On the one hand, the likelihood of developing multiple sclerosis, a disease in which proteins on the surface of the myelin layer in the brain activate the immune system, is influenced by genes. On the other, however, environmental factors have an even greater impact on the disease’s development. Scientists have long suspected that it is caused by infectious agents. The Max Planck researchers now assume that multiple sclerosis is triggered by the natural intestinal flora.

This astonishing finding was made possible by newly developed genetically modified mice. In the absence of exposure to any external influences, inflammatory reactions arise in the brains of these animals which are similar to those associated with multiple sclerosis in humans – however, this only occurs when the mice have intact intestinal flora. Mice without microorganisms in their intestines and held in a sterile environment remained healthy. When the scientists “vaccinated” the animals raised in sterile conditions with normal intestinal microorganisms, they also became ill.

According to the Martinsried-based researchers, the intestinal flora influence immune systems in the digestive tract; mice without intestinal flora have fewer T cells there. Moreover, these animals’ spleen produces fewer inflammatory substances, like cytokines. In addition, their B cells produce few or no antibodies against myelin. When the researchers restored the intestinal flora to the mice, their T cells and B cells increased their cytokine and antibody production.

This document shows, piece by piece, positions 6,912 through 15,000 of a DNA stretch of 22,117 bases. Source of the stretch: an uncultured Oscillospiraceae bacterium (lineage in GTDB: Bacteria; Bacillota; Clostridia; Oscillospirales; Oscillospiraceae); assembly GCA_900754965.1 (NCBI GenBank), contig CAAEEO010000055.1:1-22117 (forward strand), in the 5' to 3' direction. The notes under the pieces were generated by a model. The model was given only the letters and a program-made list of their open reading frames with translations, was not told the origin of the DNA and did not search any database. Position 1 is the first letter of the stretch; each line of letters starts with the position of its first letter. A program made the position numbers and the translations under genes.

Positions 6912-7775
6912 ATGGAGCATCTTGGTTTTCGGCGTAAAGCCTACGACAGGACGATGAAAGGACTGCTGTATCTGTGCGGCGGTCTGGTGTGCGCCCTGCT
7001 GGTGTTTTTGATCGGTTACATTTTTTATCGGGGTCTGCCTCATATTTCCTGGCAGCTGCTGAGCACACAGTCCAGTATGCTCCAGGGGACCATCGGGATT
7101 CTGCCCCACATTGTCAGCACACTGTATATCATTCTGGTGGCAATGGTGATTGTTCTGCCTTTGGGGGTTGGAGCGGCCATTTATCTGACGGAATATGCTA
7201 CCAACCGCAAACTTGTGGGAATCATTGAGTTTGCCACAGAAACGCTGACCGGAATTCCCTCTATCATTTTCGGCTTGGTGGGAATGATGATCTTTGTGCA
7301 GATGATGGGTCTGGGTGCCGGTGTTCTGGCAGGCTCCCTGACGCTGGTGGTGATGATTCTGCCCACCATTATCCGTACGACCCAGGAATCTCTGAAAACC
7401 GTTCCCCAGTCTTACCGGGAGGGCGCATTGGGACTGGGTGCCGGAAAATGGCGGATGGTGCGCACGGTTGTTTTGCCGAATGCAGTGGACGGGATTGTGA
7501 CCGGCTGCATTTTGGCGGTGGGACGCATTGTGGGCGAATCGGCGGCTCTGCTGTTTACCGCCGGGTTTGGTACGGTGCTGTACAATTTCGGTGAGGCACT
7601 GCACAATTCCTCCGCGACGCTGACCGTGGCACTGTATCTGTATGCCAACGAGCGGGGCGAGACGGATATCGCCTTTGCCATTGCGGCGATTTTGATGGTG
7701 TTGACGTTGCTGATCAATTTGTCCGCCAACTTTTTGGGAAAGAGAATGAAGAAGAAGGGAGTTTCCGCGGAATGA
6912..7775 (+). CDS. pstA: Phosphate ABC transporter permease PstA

“It appears that the immune system is activated in two stages: to begin, the T cells in the lymph vessels of the intestinal tract become active and proliferate. Together with the surface proteins of the myelin layer, these then stimulate the B cells to form pathogenic antibodies. Both processes trigger inflammatory reactions in the brain which progressively destroy the myelin layer – a process that is very similar to the way multiple sclerosis develops in humans,” says Gurumoorthy Krishnamoorthy from the Max Planck Institute of Neurobiology. Thus, the disease is caused by changes in the immune system and not by disturbances in the functioning of the nervous system. “Multiple sclerosis research has long been preoccupied with this question of cause and effect. Our findings would suggest that the immune system is the driving force here,” says Hartmut Wekerle, Director at the Max Planck Institute in Martinsried.

The scientists are certain that the intestinal flora can also trigger an overreaction of the immune system against the myelin layer in persons with a genetic predisposition for multiple sclerosis. Therefore, nutrition may play a central role in the disease, as diet largely determines the bacteria that colonise the intestines. “Changing eating habits could explain, for example, why the incidence of multiple sclerosis has increased in Asian countries in recent years,” explains Hartmut Wekerle.

Precisely which bacteria are involved in the emergence of multiple sclerosis remains unclear. Possible candidates are clostridiums, which can have direct contact with the intestinal wall. They are also a natural component of healthy intestinal flora but could possibly activate the T cells in persons with a genetic predisposition. The scientists would now like to analyse the entire microbial genome of patients with multiple sclerosis and thereby identify the differences in the intestinal flora of healthy people and multiple sclerosis patients.

HR